Tag Archives: Kwame Nkrumah

Canadian military training in Africa is extension of US imperialism

Which is more believable as motivation to send soldiers to other countries, altruism or self-interest?

Canadian forces don’t train their African counterparts out of a commitment to professionalism or democracy but to extend this country’s influence.

Recently the Ottawa Citizen reported that Canadian special forces will continue to participate in “U.S.-led training exercises despite links to instructing troops who have been involved in two separate military uprisings in Mali. Malian soldiers forced the resignation of the country’s President Ibrahim Boubacar Keita after they launched a coup on Aug. 18. Coup leader Col. Assimi Goita, as well as many of the soldiers who took part in the uprising, had received training at the U.S.-led annual Flintlock military exercises which involves western special forces providing counter-terrorism training to African units. A former army officer has now taken over as president in Mali and Goita has declared himself vice president.”

The Canadian Special Operations Regiment (CSOR) has participated in Exercise Flintlock since 2011. Sponsored by the US Africa Command (AFRICOM) and directed by the Joint Chiefs of Staff, Flintlock takes place in a different nation of the Sahel region of northern Africa each year. Although Flintlock is considered an exercise, it is really an extension of ongoing training, engagement, and operations that help prepare our close Africa partners in the fight against extremism and the enemies that threaten peace, stability, and regional security,” said the commander of the US Joint Special Operations Task Force-Trans Sahel, Colonel Kenneth Sipperly, during Flintlock 2014.

In addition to Flintlock, Canadian forces have trained thousands of African military personnel in recent years in a variety of forums and countries across the continent. Hundreds of African soldiers have also come to train in Canada through the Military Training Assistance Program (MTAP).

Canadian officials generally tell the media the aim of training other militaries is to help fight terror or the illicit drug trade but a closer look at military doctrine suggests broader strategic and geopolitical motivations. An important objective is to strengthen foreign militaries’ capacity to operate in tandem with Canadian and/or NATO forces. According to Canada’s MTAP, its “language training improves communication between NATO and other armed forces” and its “professional development and staff training enhances other countries compatibility with the CF.” At a broader level MTAP states its training “serves to achieve influence in areas of strategic interest to Canada. … Canadian diplomatic and military representatives find it considerably easier to gain access and exert influence in countries with a core group of Canadian-trained professional military leaders.”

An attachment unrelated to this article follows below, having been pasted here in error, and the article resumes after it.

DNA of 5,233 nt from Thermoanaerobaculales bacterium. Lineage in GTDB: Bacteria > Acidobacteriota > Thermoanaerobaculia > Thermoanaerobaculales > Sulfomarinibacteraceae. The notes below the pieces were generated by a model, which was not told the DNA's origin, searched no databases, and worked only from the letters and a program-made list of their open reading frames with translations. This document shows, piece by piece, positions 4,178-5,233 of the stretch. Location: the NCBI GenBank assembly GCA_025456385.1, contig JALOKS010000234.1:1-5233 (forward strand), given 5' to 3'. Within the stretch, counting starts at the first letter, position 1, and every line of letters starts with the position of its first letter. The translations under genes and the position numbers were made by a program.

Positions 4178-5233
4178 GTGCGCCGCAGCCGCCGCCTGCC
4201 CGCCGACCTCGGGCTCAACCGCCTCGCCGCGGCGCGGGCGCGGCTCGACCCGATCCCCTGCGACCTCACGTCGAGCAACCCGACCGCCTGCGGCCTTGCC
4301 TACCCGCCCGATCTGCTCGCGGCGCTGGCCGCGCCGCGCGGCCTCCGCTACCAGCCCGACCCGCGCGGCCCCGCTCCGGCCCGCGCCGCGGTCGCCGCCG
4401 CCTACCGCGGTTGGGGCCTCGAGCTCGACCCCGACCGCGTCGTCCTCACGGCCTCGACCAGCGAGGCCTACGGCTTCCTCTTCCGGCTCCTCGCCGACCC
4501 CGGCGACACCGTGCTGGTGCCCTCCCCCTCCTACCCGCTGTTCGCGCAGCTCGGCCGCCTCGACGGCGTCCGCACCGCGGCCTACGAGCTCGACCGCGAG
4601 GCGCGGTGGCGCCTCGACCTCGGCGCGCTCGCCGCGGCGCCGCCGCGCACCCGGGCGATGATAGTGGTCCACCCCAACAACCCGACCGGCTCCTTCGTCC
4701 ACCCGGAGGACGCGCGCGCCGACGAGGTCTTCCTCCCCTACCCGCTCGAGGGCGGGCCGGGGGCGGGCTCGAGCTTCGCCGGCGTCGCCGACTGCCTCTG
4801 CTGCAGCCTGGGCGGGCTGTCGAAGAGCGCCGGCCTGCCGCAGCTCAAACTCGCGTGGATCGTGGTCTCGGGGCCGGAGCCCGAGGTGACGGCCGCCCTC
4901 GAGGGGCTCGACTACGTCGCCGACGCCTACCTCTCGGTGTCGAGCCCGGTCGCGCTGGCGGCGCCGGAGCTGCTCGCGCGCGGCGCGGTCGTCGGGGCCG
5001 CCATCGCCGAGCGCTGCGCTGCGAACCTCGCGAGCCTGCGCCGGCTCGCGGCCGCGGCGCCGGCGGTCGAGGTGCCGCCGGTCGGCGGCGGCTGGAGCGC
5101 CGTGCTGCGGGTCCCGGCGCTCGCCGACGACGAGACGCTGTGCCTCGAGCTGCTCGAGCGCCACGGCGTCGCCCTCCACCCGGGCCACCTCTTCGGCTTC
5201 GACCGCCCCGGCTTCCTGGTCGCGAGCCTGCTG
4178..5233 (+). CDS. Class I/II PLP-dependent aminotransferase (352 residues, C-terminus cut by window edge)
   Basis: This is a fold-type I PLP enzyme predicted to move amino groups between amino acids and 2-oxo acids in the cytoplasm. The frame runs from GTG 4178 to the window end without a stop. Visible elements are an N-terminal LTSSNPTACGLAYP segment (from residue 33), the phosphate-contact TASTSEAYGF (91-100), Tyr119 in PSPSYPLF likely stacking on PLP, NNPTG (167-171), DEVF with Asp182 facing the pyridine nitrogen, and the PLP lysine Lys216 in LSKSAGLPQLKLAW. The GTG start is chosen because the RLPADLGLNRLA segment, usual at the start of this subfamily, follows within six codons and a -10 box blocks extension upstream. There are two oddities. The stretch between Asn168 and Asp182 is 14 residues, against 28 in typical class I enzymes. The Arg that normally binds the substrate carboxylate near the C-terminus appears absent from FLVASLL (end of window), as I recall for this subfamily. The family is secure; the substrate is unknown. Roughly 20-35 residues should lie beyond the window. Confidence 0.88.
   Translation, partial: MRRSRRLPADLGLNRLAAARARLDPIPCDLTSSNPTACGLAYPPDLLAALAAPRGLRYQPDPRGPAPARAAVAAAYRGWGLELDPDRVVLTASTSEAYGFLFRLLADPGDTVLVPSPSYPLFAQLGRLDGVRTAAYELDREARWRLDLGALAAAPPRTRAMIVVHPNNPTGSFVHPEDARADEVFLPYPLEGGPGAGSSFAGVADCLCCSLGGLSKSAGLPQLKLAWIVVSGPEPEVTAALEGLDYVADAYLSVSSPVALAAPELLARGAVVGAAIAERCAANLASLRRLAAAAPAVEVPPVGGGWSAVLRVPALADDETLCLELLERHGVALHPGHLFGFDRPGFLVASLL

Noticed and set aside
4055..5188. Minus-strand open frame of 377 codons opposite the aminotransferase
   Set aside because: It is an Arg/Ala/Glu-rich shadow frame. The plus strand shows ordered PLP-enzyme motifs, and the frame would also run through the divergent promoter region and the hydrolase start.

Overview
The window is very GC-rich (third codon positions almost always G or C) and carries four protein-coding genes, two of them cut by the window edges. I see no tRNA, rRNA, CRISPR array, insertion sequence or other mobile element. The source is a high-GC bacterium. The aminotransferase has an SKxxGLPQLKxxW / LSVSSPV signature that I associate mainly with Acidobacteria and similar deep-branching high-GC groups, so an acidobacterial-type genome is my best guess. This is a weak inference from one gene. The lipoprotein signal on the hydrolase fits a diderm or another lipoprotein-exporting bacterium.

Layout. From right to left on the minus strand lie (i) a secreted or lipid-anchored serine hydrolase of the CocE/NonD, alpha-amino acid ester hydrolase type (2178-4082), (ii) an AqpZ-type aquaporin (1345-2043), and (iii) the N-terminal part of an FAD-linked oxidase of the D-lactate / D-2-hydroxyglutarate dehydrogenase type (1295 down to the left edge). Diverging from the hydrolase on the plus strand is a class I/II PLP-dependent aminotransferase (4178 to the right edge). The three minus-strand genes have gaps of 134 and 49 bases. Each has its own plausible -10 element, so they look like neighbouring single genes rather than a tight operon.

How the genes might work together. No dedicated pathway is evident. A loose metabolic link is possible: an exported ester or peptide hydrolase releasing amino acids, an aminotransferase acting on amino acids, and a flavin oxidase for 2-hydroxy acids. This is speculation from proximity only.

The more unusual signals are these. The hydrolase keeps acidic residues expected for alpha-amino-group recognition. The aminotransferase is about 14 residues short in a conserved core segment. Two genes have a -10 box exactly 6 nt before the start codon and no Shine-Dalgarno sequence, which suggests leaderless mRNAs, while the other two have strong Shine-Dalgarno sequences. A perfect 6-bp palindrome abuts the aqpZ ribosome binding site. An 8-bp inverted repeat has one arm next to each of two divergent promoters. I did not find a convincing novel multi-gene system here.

When Canada initiated post-independence military training missions in Africa a memo to cabinet ministers described the political value of training foreign military officers. It stated: “Military leaders in many developing countries, if they do not actually form the government, frequently wield much more power and influence domestically than is the case in the majority of western democratic nations … [It] would seem in Canada’s general interest on broad foreign policy grounds to keep open the possibility of exercising a constructive influence on the men who often will form the political elite in developing countries, by continuing to provide training places for officers in our military institutions where they receive not only technical military training but are also exposed to Canadian values and attitudes.”

As part of Canada’s post British rule aid efforts, Canadian troops trained armed forces in various African countries in the 1960s. In Ghana, Nigeria, Zambia and Tanzania, Canada endeavoured “to fill in the vacuum left by the withdrawal of British officers and training facilities,” notes Professor Robert Matthews. Military historian Sean Maloney further explains: “These teams consisted of regular army officers who, at the ‘operational level,’ trained military personnel of these new Commonwealth countries to increase their professionalism. The strategic function, particularly of the 83-man team in Tanzania, was to maintain a Western presence to counter Soviet and Chinese bloc political and military influence.”